The Srebrenica genocide: A defining moment
Editor’s Note: Muddassar Ahmed is writing in his capacity as a patron of the Faiths Forum for London, an NGO dedicated to helping religious communities live and work together. He is also a partner at Unitas Communications, a media consultancy company representing governments, corporations and NGOs, which has worked with the U.S. State Department, the OIC (Organization of Islamic Cooperation), the UK and the EU. The views expressed in the commentary are solely the author’s.
I’m not sure what worries me more: That Europe failed, or that Europe is forgetting the lessons of that failure.
Twenty years ago, Serb forces seized control of Srebrenica, a Bosnian town overflowing with refugees who were promised the protection of the international community.
Nevertheless, over the following five days, 8,000 Muslims were killed simply for having the wrong religion.
The questions we were forced to confront in the aftermath of that massacre are as pertinent today as they were then.
How could genocide take place in the heart of Europe, a mere four decades after the Holocaust? What made one group of people hate another enough to justify to themselves the slaughtering 8,000 in cold blood? And was there really a place for Islam and Muslims in Europe?
Anti-Muslim bigotry on march
As a young British Muslim searching for identity at the time, seeing the plight of Bosnian Muslims led to my own crisis of identity. Could we in Britain become the “other” that the Bosnian Muslims had become.
Today those notions of the “other” are once more rearing their ugly head across Europe, becoming not just acceptable, but politically beneficial.
From Germany’s Pegida to England’s EDL, and on to Greece and Denmark, Holland and France, anti-Muslim bigotry is on the march. While Bosnia now has peace, the world around it is increasingly more divisive than two decades ago.
Here in Britain, prominent pundits argue Islamophobia is made-up, severely exaggerated, a justifiable response to a real threat, or a ruse by which to divert attention from the real problem of Islamic extremism.
Yet many of their arguments are the disturbingly similar to those used to justify the ethnic cleansing of Bosnians.
Bosnians were labeled “Turks,” foreigners who didn’t belong, secretly radicals and intent on establishing an Islamic state, or Shari’ah. Bosnians were framed as the enemy, which made them easier to kill, and for years we stood by, despite our moral obligation to act.
So what lessons can Europe learn from this?
First, Europeans should consider recognizing July 11, 1995, as a day of shared remembrance, in solidarity with Bosnians and in condemnation of anti-religious hatred. It should act as a reminder that if we do not remain vigilant against the same pervasive hate that two decades ago broke up a nation, it could one day creep up on us again.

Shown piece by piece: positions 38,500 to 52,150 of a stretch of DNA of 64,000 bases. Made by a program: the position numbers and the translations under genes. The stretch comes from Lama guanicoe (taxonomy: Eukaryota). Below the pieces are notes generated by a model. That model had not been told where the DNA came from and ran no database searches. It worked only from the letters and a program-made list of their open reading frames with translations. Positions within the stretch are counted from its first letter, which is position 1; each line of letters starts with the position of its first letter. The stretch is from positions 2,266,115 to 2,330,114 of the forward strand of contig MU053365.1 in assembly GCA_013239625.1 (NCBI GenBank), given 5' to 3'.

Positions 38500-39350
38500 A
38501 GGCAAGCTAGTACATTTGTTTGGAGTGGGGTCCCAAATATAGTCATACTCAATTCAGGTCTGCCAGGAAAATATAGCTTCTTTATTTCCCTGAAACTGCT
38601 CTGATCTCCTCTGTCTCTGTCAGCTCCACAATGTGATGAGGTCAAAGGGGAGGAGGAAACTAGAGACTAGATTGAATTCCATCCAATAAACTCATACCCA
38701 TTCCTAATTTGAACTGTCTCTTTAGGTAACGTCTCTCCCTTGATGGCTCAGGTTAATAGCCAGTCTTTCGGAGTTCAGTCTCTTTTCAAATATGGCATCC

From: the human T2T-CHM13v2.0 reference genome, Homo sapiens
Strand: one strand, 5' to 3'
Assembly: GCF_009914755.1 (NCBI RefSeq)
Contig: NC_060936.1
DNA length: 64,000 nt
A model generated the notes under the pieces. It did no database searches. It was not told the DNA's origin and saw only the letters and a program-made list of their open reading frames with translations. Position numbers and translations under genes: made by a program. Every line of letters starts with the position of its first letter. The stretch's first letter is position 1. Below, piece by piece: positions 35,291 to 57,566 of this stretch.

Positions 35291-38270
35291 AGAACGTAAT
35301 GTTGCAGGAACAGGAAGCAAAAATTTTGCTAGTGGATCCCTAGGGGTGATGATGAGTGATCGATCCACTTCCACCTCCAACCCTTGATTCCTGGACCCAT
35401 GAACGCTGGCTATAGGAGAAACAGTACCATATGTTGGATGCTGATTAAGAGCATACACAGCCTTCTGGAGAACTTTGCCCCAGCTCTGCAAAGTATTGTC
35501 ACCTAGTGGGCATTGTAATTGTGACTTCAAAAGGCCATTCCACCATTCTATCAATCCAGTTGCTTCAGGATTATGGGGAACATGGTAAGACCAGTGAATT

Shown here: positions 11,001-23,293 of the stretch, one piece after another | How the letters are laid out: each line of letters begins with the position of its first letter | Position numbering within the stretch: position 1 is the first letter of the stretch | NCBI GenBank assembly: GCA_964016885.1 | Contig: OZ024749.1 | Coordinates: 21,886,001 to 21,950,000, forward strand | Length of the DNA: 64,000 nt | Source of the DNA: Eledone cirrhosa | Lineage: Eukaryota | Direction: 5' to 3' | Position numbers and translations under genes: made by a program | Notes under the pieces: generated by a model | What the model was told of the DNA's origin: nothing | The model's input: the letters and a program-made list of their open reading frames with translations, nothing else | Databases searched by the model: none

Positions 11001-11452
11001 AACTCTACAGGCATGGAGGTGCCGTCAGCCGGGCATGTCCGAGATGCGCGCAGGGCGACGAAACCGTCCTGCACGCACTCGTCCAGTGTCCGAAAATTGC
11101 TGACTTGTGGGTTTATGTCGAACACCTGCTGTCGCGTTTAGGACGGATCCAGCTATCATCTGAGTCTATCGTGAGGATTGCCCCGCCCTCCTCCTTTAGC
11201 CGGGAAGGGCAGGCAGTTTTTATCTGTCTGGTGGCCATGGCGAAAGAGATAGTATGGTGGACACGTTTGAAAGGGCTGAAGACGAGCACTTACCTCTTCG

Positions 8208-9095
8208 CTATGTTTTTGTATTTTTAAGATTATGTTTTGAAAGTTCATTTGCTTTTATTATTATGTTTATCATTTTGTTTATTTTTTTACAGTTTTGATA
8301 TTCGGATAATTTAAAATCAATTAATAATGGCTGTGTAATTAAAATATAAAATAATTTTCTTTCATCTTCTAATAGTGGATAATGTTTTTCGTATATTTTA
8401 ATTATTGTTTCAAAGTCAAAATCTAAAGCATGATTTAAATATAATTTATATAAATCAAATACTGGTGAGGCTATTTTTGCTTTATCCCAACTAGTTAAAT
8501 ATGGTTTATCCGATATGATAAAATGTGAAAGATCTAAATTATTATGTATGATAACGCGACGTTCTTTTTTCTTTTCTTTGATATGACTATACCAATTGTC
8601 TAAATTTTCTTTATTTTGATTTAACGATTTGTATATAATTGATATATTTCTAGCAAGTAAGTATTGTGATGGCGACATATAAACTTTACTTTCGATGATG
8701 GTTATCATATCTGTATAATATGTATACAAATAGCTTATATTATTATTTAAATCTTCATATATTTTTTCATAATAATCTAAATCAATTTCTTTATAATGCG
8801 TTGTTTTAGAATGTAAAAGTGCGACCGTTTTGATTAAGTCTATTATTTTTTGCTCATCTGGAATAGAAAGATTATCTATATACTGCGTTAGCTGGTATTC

Remembrance of Srebrenica would also be an emphatic message that Europe’s Muslims belong to Europe, and that though we allowed anti-Muslim hatred to spiral out of control in the past, we will not permit it do so again.
Second, Europe must accept its unfortunate history of religious hatred. Europe’s worst humanitarian crimes have too often involved religious hatred, ranging from centuries of Protestant/Catholic violence, to the Spanish Inquisition, the Holocaust, and the more recent Srebrenica genocide.
In each instance, hate speech was used to dehumanize a religious group to such an extent that attempts to exterminate them became acceptable.
Huge increases in anti-Semitic and Islamophobic hate crimes in Britain in recent years further underlines why more must be done to tackle religious intolerance and hate crimes.
This is why the EU’s commitment to implementing U.N. Human Rights Resolution 16/18 on tackling religious intolerance and hate crimes, is so important.
Supported by three of the world’s regional powerhouses, the European Union, OIC (Organization of Islamic Cooperation) and the United States, the resolution offers a unique opportunity to establish a common international policy framework to combat religious intolerance.
Persisting with the Istanbul Process, a series of meetings between EU, OIC and U.S. officials, to flesh out an implementation plan acceptable to all parties, whilst slow and challenging, is nonetheless worth such a result.
Third, Bosnia could, and should, become a valuable symbol of the compatibility of Muslim and European identities. This, amongst other reasons, is why we must commit to EU membership for Bosnia.
European and Muslim
During my visit to Bosnia a year ago, I found that young Bosnians, Muslim, Catholic and Orthodox, secular and religious, atheist and agnostic, overwhelmingly desired a deepening of their democracy and membership in the European Union.
While we are losing faith in the European project, they are not. In their actions, words and hopes, Bosnians refuted Islamophobic arguments from top to bottom.
In 1995, the Srebrenica genocide led me and other British Muslims around me to question whether you could really be both Muslim and European.
Today it is the Bosnians who have themselves answered that question.
Having gone through a conflict that denied Muslims a space in Europe, Bosnians never let go of their identity — that they are both European and Muslim, and they refuse to choose between the two.
At an unpredictable juncture in Europe’s history, theirs is a lesson that young European Muslims struggling with their identity — like me two decades ago — can take inspiration from.